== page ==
Where did the non-dom money come from?

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The HMRC accounts for 2006-07 suggested on page 49 that the Expat team had increased their yield from enquiries in the year to £102 million, up from £57 million the year before and comfortably beating their target of £80 million.

That's good news. I like tax compliance.

Those who represent the wealthy have spun this for their benefit. The FT reported this as:

Tax bills nearly double for foreign City workers

This is ludicrous reporting. According to Jane Kennedy non-doms in the UK pay 3 billion in tax. And as is obvious, £45 million is not a doubling of that tax bill, just as £45 million is not a doubling of £57 million.

The source of this mis-information is clear. It is the tax profession. The FT reports:

The rise reflects a more aggressive approach by HMRC to stamp out complex tax-avoidance schemes that allow foreign employees to reduce income tax.

Neil Tipping, senior consultant at CCH, a tax and accountancy information group, said: "HMRC is targeting its efforts much more now. It has identified significant shortfalls in tax from non-domiciled workers and has allocated more resources to deal with this."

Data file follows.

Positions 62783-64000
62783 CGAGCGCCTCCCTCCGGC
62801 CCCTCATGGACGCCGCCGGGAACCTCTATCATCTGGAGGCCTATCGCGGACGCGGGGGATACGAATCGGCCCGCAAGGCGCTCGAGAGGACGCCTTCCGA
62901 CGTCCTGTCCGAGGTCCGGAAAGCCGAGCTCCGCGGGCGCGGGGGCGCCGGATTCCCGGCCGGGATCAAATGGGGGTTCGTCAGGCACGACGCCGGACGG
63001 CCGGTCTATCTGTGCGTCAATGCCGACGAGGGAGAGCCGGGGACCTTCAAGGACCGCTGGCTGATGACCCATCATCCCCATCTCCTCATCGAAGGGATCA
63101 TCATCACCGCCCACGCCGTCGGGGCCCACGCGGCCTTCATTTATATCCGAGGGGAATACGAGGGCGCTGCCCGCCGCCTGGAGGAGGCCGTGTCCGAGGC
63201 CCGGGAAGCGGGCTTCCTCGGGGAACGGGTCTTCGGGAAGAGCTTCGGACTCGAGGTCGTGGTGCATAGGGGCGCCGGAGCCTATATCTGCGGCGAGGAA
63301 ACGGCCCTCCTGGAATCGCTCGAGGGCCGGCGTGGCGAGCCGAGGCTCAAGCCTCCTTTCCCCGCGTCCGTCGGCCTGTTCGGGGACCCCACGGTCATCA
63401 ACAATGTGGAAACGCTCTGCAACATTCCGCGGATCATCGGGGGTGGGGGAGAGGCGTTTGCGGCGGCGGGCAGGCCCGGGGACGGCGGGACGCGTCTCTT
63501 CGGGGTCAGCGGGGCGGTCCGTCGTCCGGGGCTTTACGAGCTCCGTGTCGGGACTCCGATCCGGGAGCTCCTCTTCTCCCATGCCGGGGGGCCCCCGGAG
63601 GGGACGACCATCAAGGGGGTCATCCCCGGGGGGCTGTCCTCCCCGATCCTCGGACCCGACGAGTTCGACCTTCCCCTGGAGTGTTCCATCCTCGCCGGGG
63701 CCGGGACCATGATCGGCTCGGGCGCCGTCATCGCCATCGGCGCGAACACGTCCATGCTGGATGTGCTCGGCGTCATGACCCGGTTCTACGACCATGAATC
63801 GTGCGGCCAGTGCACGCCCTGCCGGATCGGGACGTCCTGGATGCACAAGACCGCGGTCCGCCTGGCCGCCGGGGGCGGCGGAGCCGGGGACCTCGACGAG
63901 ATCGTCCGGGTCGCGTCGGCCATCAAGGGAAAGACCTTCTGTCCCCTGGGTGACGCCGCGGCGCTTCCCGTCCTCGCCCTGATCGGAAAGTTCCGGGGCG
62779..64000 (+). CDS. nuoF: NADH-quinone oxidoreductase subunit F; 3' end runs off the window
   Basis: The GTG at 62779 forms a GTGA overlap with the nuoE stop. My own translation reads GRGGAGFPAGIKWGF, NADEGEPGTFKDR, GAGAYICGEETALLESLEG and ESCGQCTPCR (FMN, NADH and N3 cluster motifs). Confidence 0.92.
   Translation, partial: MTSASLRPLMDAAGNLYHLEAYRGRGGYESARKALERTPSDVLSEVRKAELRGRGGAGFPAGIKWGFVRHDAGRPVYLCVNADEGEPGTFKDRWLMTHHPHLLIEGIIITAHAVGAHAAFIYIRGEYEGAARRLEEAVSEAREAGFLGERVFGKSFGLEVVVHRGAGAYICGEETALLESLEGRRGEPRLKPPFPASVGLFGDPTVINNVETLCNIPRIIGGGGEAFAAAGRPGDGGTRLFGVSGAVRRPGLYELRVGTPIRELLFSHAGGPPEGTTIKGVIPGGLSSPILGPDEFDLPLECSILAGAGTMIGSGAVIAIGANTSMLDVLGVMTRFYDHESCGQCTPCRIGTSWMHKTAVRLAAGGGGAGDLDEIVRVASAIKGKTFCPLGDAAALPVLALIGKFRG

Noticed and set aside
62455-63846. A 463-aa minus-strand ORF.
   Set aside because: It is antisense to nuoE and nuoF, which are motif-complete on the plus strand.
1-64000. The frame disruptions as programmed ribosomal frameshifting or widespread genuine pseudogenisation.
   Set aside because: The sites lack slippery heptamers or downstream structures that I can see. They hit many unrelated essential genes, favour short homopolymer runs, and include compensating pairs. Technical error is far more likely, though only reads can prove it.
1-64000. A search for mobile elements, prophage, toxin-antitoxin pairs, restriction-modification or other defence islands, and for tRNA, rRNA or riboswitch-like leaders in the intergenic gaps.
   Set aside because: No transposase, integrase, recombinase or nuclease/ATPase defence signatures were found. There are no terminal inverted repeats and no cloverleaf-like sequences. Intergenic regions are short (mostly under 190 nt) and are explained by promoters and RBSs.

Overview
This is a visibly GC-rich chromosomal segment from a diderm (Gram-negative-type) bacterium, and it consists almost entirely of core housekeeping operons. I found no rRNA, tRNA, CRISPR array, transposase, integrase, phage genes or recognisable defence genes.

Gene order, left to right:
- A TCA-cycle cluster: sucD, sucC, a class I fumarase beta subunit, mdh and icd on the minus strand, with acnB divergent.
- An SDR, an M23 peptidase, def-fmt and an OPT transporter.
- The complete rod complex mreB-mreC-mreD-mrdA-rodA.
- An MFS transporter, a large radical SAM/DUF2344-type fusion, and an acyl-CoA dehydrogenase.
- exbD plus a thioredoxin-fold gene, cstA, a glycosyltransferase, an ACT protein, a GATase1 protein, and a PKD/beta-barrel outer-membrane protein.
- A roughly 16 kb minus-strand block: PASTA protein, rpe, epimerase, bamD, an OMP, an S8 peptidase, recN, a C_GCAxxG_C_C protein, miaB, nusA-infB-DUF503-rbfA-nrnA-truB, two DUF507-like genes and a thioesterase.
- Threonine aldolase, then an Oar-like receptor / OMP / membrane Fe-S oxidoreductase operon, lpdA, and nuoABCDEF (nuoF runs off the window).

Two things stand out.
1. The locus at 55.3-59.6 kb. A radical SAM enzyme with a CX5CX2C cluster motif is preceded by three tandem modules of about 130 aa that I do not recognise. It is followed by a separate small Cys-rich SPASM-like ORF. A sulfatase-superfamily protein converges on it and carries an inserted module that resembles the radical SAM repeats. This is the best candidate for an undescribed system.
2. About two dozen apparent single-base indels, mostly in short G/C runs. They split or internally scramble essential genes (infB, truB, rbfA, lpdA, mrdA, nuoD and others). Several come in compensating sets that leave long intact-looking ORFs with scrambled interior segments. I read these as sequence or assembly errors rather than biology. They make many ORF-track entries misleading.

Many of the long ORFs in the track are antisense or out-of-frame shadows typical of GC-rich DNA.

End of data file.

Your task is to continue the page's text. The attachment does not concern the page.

There's no evidence of this at all. The Expat team is not just looking at non-domiciled people for a start. And if it was then there are 7 million such people in the UK (according to the Office of national Statistics) and as such there's no reason to assume the extra tax comes from the 112,000 who have registered for this status. It's as likely to come from more effective control of the gang-masters who employ large numbers of Eastern European labourers in the fields around my home.

The FT needs to do much better. And it needs to be wise to the misinformation of those with a vested interest in preserving the domicile rule.